The World Bank made several dedicated consultative visits to rural areas in Liberia during 2010. In Yandohun, where the average age of residents is just 23, the chance to modernize their way of living and light their schools was a priority.
Bringing light back to the community would help bring teachers to restore the ninth grade and keep these students in the community, the school principal told the World Bank and RREA. Currently, students can only study up to sixth grade in Yandohun and those who want to continue school must travel long distances.
Most households are engaged in farming, either in cash crops like rice, coffee, cocoa, and palm oil, making energy for milling very important. Currently, only one household owns a rice mill. Other residents bring their rice and pay the owner to use the mill, which consumes about one gallon of diesel fuel every four hours. With a stable electricity supply, more people could benefit by milling their own rice at a much lower cost, and sustaining their families on the income generated.
Pilot projects encourage building commercial market
The project in Yandohun is one of two pilot projects in village electrification that will test the new government agency’s capacity. The second in Bong County involves setting up solar power systems in schools, health facilities, administrative buildings, and police posts. The government made a commitment to support the costs of operation and maintenance, which provides a base for business to build up local solar companies. The company contracted for supply and installation must also sign on for a 5-year maintenance contract.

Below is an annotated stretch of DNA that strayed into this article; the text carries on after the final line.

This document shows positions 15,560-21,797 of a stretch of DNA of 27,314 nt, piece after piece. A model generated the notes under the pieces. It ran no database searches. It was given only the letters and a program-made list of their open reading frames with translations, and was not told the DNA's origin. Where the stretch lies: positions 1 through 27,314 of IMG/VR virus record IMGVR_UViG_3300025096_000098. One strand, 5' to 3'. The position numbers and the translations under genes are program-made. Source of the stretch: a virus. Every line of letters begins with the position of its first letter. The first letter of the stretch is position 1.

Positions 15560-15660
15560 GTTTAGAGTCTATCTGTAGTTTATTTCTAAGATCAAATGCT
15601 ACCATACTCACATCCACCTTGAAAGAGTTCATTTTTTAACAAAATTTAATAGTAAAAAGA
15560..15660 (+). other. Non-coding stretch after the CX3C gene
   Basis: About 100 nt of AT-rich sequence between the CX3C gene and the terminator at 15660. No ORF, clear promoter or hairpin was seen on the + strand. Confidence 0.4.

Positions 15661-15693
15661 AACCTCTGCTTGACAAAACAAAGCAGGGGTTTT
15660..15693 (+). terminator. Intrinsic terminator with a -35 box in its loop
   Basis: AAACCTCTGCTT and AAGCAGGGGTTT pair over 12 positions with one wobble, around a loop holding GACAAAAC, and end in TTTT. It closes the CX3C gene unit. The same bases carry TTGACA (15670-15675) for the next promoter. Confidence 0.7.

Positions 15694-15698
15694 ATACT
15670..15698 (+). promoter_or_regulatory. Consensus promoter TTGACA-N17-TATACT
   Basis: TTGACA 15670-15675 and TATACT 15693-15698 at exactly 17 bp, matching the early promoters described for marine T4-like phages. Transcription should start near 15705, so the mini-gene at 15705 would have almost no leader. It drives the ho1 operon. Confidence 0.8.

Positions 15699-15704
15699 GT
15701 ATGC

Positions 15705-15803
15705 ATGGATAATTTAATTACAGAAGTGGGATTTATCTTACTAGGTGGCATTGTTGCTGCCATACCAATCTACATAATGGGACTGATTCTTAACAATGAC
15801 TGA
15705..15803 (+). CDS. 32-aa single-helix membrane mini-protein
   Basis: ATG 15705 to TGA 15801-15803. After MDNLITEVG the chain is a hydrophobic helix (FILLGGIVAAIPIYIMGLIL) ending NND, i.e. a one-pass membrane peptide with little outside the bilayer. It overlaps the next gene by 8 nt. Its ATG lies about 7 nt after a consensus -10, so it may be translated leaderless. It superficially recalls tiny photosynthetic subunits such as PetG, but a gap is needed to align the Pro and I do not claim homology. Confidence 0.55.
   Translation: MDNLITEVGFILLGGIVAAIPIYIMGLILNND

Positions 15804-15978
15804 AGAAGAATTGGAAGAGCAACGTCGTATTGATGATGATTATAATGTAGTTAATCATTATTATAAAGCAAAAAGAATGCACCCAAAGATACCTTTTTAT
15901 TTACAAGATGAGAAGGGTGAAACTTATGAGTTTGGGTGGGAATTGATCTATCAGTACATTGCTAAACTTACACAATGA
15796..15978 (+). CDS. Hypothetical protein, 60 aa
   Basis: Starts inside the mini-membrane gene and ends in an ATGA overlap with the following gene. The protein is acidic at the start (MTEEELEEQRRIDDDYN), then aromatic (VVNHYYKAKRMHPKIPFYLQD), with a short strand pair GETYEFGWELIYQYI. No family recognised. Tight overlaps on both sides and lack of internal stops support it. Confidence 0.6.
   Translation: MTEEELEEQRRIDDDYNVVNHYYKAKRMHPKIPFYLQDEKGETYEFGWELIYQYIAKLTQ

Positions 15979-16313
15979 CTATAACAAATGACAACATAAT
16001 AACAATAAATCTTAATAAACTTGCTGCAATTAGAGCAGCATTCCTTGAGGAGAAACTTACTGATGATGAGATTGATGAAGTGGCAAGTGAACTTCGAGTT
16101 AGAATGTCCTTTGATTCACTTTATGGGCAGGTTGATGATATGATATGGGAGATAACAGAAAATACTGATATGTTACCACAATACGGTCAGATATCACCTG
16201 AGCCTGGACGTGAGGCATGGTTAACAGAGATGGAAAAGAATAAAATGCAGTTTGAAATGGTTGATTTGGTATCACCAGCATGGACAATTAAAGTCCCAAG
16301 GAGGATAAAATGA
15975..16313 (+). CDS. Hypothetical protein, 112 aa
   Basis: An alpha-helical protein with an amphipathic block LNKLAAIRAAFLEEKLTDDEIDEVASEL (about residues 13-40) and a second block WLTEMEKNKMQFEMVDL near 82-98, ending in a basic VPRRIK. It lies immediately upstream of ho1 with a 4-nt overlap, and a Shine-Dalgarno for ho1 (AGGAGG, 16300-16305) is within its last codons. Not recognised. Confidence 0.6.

These companies are also encouraged by an incentive scheme to offer solar lanterns and home systems for private sales in order to slowly build up a commercial market. Together, these efforts are expected to kick-start a self-sustaining market for solar products and will support the introduction of high-quality, low-cost technology in areas where the market is currently flooded by low-quality and inefficient lighting options.
In Gbarnga town in Bong County, a poorly run and very limited municipal grid charges a flat rate of $50 monthly for only two to three hours of power a night.
“People talk about development but not responsibility,” said a local business leader. “The World Bank won’t come and put hydro or solar in Gbarnga if the people aren’t willing to buy it, use it. What made [the utility] fail here is people didn’t want to pay for use of the current. We should use electricity and use it wisely.”
For Kristin Stroup, this enthusiasm from the people she met is encouraging. In an environment where the government is over-stretched with rebuilding and the interior of the country is anxious for progress, these projects will empower communities to take ownership of the solutions.
“People in Liberia have asked us for access to modern energy solutions that are affordable, durable, and available,” Stroup said. “We’re working with the government to see if we can help make that happen in the near term. Liberia’s potential isn’t under any doubt, it’s now a question of capitalizing on that potential, that is what the Rural and Renewable Energy Agency is poised to do.”